Texas AG probes voter fraud in Agua SUD election

The Texas Attorney General’s office is conducting an investigation into illegal voting during the May election for the Agua Special Utility board of directors.

The investigation was launched after candidate Eric Sanchez, running for the Mission director’s seat on the board, filed a complaint with the Texas Secretary of State’s office alleging multiple people voted from the address of his opponent, Cesar Rodriguez Jr., but did not actually live there.

Rodriguez won re-election to the board in May by only three votes. He did not return requests for comment.

The secretary of state’s office referred the complaint to the AG’s office in a letter dated May 30.

Keith Ingram, elections director at the secretary of state’s office, wrote to the AG’s office requesting assistance “in reviewing allegations of criminal activity in connection with the Agua Special Utility District Election.”

According to the letter, the complaint alleges that Rodriguez had six people vote from his residence while only two actually lived there.

County elections records show that Rodriguez and six other people voted in the May election under his address.

“After review of the submitted documentation, we believe the information regarding the offense warrants a submission for criminal investigation to the Texas Attorney General as the specific allegations described involve a potential felony offense,” Ingram wrote.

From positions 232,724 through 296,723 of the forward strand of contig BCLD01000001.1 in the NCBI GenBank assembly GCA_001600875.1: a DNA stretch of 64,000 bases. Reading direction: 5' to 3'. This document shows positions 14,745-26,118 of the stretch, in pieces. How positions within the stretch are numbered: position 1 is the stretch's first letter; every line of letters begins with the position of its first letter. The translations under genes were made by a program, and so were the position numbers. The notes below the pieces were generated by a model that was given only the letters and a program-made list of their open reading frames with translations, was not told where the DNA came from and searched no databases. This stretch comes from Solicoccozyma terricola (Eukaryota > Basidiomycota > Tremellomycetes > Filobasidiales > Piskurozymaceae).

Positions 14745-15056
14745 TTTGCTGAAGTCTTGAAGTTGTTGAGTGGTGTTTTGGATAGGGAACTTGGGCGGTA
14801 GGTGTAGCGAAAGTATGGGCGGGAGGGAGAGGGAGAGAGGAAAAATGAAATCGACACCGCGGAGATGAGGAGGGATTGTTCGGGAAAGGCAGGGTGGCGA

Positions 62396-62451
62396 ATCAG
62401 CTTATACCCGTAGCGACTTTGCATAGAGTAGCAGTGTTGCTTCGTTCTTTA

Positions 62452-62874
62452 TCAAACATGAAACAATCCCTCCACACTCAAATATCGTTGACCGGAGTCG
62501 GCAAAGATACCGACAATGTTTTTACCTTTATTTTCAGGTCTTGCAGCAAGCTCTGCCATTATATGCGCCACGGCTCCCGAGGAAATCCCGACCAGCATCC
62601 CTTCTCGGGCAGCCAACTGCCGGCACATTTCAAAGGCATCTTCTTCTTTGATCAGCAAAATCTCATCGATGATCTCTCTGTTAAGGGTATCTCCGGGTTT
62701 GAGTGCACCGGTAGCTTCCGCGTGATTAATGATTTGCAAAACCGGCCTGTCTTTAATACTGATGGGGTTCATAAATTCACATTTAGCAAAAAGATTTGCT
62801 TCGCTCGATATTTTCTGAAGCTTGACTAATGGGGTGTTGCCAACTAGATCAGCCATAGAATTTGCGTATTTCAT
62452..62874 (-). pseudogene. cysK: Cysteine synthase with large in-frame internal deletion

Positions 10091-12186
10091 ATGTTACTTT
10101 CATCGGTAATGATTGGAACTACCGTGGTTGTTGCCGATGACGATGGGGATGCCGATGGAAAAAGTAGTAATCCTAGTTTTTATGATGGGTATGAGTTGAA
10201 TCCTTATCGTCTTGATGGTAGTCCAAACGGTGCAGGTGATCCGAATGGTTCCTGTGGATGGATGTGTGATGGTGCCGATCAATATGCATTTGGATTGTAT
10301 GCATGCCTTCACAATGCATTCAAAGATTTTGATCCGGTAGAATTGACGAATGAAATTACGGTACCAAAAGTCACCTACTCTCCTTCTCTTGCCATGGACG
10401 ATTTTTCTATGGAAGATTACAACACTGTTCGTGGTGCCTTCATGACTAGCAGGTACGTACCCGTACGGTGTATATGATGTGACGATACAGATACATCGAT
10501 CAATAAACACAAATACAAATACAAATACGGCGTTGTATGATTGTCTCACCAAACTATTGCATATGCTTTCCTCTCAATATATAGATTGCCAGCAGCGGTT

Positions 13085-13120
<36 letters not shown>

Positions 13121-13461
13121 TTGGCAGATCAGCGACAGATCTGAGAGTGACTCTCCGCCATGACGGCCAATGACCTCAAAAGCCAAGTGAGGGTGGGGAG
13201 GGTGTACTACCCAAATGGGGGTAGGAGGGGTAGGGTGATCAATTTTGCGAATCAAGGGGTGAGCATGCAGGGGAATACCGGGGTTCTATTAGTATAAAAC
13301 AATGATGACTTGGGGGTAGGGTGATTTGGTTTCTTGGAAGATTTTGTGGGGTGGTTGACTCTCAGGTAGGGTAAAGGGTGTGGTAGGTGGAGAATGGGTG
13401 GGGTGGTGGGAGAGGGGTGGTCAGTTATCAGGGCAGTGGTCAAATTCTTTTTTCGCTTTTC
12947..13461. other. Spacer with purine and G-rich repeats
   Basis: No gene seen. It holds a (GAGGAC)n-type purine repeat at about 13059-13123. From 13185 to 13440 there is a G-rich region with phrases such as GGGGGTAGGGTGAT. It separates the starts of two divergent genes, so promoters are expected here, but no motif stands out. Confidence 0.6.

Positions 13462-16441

The AG’s office would not confirm or deny the existence of an investigation and would not comment on the issue.

Sanchez filed the complaint with the secretary of state’s office while early voting was underway in April after seeing the list of people who had already voted.

“Well, it came out that there was four or five people had voted from his address,” Sanchez said referring to people registered to vote at Rodriguez’s address.

He said he was confident those people didn’t actually live there since he and Rodriguez both live on West 30th Street in Mission.

“I live here and I know that; we see who comes and goes,” Sanchez said. “We live about six houses down and I know for a fact that they don’t live there.”

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